Sportswear brands pin hopes on Olympic performance
As the London 2012 Olympics approaches, sportswear firms are battling to take centre stage, launching new innovations that are set to boost athletes' performance and drive maximum commercial value out of the event.
The Olympic Games offer a once every four years opportunity for sportswear firms to showcase the latest advances in technology, which they hope will drive sales at a time of low consumer confidence in many of their markets.
Official sportswear partner, and team GB uniform supplier, Adidas, is in a battle for market leadership, with the Olympics offering the opportunity to knock rival Nike off its perch in the UK. Nike currently commands around 18% of the GBP4.3bn UK sportswear market, while Adidas holds around 15% market share, says Kurt Salmon manager Kevin Dearing.
"We have a couple of key objectives attached to the Olympics," Adidas chief corporate communications officer Jan Runau told just-style.
"The first objective we have is that with the help of the Olympics, using our status as official sportswear partner of the London 2012 Olympics and Paralympic games, we want to lay the foundation to become the number one in the UK," Adidas chief corporate communications officer Jan Runau tells just-style.
He says the group grew its UK business by 19% in the first quarter. "You can already see we are on to a good way of increasing our business, because the Olympics have already played a part in our growth in the UK this year," he adds.
A long-term strategy
Adidas has spent US$201m to sponsor the games, the biggest single investment the German sportswear group has ever put into a UK sporting event. However, Kurt Salmon's Dearing emphasises that Adidas must expect to reap long-term benefits from the deal as it only expects a the games to bring GBP100m in extra sales in the UK across the four-year sponsorship deal.
"The Olympics is a classic example of longer-term marketing strategy, as the real rewards aren't the short-term boost to sales during the Olympic period, but from the longer term gains in market share over the next few years stemming from brand exposure," says Dearing. "Determining who comes out on top is more of a longer term view."
However, the UK is not the only focus for any gains, with the Olympics set to have 4bn viewers around the world.
"The biggest prize is likely to stem from the exposure brands will receive in the fastest growing markets around the world, particularly in Asia," says Dearing.
Indeed, Kurt Salmon manager Laura Biggs says the majority of the growth that sportswear brands are seeing is being driven by developing markets. For example, Puma recorded 10-11% growth across India, Korea and Japan during the first quarter of this year, compared to a meagre 4% in the struggling Eurozone.
While Adidas is sponsoring the British Olympic team, which will be wearing uniforms designed in collaboration with Stella McCartney, it faces stiff competition from rivals Nike, Puma and Bosco Sports who have created the US track and field uniforms, the Jamaican team outfits and Russian kits respectively.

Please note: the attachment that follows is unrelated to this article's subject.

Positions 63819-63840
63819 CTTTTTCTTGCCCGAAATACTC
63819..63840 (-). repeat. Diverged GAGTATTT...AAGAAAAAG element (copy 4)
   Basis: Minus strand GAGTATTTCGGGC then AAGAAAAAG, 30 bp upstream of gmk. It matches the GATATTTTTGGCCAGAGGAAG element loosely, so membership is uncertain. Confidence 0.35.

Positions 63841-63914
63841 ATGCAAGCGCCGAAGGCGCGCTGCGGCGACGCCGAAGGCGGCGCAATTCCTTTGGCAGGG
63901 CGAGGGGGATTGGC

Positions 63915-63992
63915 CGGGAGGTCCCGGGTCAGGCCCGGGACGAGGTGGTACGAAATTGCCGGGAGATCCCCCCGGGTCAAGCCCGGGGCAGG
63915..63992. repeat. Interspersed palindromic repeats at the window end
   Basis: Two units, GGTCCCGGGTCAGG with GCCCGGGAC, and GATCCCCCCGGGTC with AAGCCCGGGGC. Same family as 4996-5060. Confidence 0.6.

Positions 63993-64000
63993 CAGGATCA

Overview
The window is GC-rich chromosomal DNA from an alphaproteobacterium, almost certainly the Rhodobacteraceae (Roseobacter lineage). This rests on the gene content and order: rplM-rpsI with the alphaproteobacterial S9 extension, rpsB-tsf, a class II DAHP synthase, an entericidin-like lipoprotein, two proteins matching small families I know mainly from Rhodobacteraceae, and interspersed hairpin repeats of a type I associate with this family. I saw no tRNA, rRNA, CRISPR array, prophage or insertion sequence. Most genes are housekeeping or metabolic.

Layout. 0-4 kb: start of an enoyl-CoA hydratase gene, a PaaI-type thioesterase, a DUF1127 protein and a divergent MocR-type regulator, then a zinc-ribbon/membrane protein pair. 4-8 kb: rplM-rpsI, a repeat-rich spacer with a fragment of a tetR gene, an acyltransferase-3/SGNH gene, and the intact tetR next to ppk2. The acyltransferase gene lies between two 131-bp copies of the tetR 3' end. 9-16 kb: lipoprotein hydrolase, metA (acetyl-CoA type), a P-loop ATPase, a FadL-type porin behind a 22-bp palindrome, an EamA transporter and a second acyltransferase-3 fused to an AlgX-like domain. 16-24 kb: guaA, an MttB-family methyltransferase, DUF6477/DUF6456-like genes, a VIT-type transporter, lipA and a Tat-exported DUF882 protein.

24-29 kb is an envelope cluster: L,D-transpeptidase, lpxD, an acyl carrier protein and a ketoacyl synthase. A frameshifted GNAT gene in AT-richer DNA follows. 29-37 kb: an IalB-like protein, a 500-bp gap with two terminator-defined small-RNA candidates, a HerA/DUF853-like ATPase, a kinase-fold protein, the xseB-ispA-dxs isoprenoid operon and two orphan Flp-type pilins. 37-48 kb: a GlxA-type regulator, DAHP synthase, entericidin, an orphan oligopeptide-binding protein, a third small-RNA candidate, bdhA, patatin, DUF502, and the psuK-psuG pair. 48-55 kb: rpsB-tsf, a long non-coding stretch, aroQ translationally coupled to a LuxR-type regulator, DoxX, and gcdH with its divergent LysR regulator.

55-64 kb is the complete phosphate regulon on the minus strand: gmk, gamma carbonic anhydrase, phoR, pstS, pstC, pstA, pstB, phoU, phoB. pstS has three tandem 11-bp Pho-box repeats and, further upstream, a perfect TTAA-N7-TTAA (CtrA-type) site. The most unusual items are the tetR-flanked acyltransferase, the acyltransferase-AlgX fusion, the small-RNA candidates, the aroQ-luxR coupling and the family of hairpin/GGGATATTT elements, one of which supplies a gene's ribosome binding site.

Dearing says Nike will be "sure to have a substantial advertising campaign, supported by widespread product placement" which, combined with its position as sponsor of team USA merchandise, will mean that it is set to see a boost over the Olympics.
"Nike has historically seen a 6% boost in stock price during the Olympic period and there is no reason to suspect that London 2012 will be any different," he says.
Unlike many sporting events, Olympic venues carry no perimeter advertising, which means apparel and footwear logos worn by the athletes are the most recognisable brands.
This makes the games one of the best events for sports manufacturers to showcase the latest technologies which can contribute to athletes' record breaking performances.
For instance, Nike has launched its new generation of Project Swift apparel for the US team to maximise athlete velocity. The brand claims the AeroSwift technology reduces drag and means the that the uniform can help sahve 0.023 seconds across an athlete's performance across 100m.
Meanwhile, Puma introduced its evoSpeed footwear collection, which includes the Bolt evoSpeed runner inspired by athlete Usain Bolt. While Puma is set to receive significantly less exposure than Nike or Adidas in the 2012 games, it is still poised to see rising sales, emphasises Dearing.
"Having been a long-term sponsor of the world's fastest man, Usain "Lightning" Bolt, they believe they have greatly benefited from this association, claiming that it contributed significantly to the 10% increase in footwear sales they achieved in 2011," he explains.
"Bolt's exposure will only increase in 2012, this, in combination with their sponsorship of what will likely be a highly successful Jamaican Olympic team."
Swimming is one sport that has seen massive leaps in the way technology drives performance. Speedo claims its latest swim suit, the Fastskin3, which includes cap, goggles and suit, offers full-body passive drag reduction of up to 16.6%, an 11% improvement in the swimmer's oxygen economy, and a 5.2% reduction in body active drag.
But in the current economic climate, sales lifts are uncertain warns Dearing. "Few spectators would be able to ignore the aspirational draw of Usain Bolt's Puma spikes or Michael Phelps' Speedo Fastskin 3, but whether this will translate into immediate increased sales is still to be seen."
With additional research by Katie Smith.
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